“Found” Supernatural Horror by John O’Donovan

     The congregation of First Christian Church of Clifton, California had been blessed by some generous benefactor who replaced their old worn out wooden pews with some new ones crafted by a local wood shop. It was under one of these beautiful white oak benches that Freddy Stockton found the doll while working there as a volunteer. It was made up as a female doll, a rather unique looking object. First thing came to his mind was the character Chuckie in the movie of the same name, however, he didn’t feel her as evil in any way, but felt an instant fondness for her. She smelled like honeysuckle in the springtime.  

     Sliding into middle age, Freddy had gradually neglected his health and physical appearance and took to watching TV after church services on Sunday afternoons, and who can watch football and drink beer without a bag of chips? His wife, Clara, finally said to him “For God’s sake Freddy, get off your ass and do something, before you turn into a round turd sitting there on the sofa.” That hurt a little bit. She was no raving beauty herself…Once maybe, that was a while ago. But beneath his hurt pride he knew she was right.

     He remembered then, the preacher saying they needed someone to help clean up after services, run the vacuum,  put things back in place, books, pamphlets, chairs, etc.. Freddy volunteered and went to work the next Sunday. It didn’t involve a lot of physical exercise, which suited Freddy just fine, but at least he wasn’t consuming mass quantities of useless calories, and he got out of the house, away from Clara.

     People were always leaving their stuff behind, cell phones, purses…and that doll. The way the doll was made up, it looked like a home made job, but rather well crafted. She was in a long, one piece, cotton dress with a faded flower print down to her ankles, like a Quaker girl might wear. Below the dress were little black satin shoes and above at her bosom, small but prominent breasts. The hair was course black, long and straight. Horsetail came to Freddy’s mind. (Freddy grew up a country boy, he knew about such things). Her mouth was merely a series of double stitches of black thread, the corners curving up into a macabre grin. It was the eyes that impressed him most…Recessed under dark eyebrows, red-orange marbles that glowed and sparkled with their own inner fire. Above the left breast embroidered in gold thread, the outline of a heart with the moniker inside: “Clementine.”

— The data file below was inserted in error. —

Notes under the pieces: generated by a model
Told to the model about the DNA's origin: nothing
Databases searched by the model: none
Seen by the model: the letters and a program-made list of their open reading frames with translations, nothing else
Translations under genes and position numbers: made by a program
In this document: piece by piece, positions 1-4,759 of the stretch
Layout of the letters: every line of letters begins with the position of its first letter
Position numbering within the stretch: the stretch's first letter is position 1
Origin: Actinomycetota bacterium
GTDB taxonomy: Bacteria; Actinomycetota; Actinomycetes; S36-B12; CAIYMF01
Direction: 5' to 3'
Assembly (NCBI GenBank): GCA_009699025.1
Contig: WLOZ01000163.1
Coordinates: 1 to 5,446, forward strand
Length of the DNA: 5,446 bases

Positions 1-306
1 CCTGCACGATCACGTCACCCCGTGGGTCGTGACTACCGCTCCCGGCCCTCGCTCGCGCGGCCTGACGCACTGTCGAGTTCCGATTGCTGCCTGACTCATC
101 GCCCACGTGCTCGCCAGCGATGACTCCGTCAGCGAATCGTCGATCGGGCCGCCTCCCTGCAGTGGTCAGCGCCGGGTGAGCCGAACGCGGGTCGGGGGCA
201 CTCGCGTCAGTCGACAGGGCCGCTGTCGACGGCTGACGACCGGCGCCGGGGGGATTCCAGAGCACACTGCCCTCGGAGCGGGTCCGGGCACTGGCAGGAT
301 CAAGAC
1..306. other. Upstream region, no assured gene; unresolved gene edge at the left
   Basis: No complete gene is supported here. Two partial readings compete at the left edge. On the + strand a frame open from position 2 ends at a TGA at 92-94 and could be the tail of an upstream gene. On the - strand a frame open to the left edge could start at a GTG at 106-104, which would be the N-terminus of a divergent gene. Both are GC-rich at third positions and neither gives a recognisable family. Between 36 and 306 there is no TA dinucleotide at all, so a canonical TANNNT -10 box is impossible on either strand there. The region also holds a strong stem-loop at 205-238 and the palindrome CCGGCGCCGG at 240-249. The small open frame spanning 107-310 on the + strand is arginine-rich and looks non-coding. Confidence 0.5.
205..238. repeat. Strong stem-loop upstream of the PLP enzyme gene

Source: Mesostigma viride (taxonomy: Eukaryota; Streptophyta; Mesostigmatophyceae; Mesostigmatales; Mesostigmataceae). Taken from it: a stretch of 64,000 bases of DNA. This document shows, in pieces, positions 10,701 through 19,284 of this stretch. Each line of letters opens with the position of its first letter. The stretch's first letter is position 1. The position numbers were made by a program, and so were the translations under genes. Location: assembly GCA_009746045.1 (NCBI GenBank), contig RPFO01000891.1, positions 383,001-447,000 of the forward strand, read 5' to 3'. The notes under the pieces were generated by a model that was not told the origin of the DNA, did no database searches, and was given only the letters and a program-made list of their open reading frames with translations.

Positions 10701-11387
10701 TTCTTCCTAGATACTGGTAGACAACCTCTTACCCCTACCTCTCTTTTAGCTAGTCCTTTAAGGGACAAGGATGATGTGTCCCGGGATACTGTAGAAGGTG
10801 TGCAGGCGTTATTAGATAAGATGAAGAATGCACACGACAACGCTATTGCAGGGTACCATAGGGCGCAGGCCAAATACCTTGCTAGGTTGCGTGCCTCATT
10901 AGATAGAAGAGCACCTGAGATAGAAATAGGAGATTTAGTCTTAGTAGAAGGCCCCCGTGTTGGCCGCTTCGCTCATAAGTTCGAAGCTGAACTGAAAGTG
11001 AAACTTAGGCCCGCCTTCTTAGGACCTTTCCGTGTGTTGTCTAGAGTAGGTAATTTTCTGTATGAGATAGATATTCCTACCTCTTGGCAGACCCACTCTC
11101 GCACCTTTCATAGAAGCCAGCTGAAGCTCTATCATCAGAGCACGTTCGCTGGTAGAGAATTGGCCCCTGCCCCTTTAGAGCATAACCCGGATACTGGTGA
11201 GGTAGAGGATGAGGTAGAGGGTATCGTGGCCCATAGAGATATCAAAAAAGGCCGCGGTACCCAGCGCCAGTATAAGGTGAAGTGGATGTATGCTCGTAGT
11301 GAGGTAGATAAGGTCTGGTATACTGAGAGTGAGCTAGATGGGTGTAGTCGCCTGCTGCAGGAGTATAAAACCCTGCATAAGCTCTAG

“Clementine…come to Freddy.” There was a lost and found closet for these items but he took her home with him and sat her on a chair in the dining room. He just wanted to look at her. Clara would have none of it. “Freddy, I don’t like her, she’s staring at me with those blood-red eyes, she gives me the creeps. Get it out of here, get it out of the house before I burn it.”

     Reluctantly, deflated and defeated, he moved her out to the back porch. “My Darling Clementine, my honeysuckle rose, you’re going to be alright, I’ll set you on the rocker bench, don’t be afraid, I’ll be right inside, I’ll leave the window open, if you need anything, just call my name,” he whispered as he wallowed in a bizarre and fatal fantasy.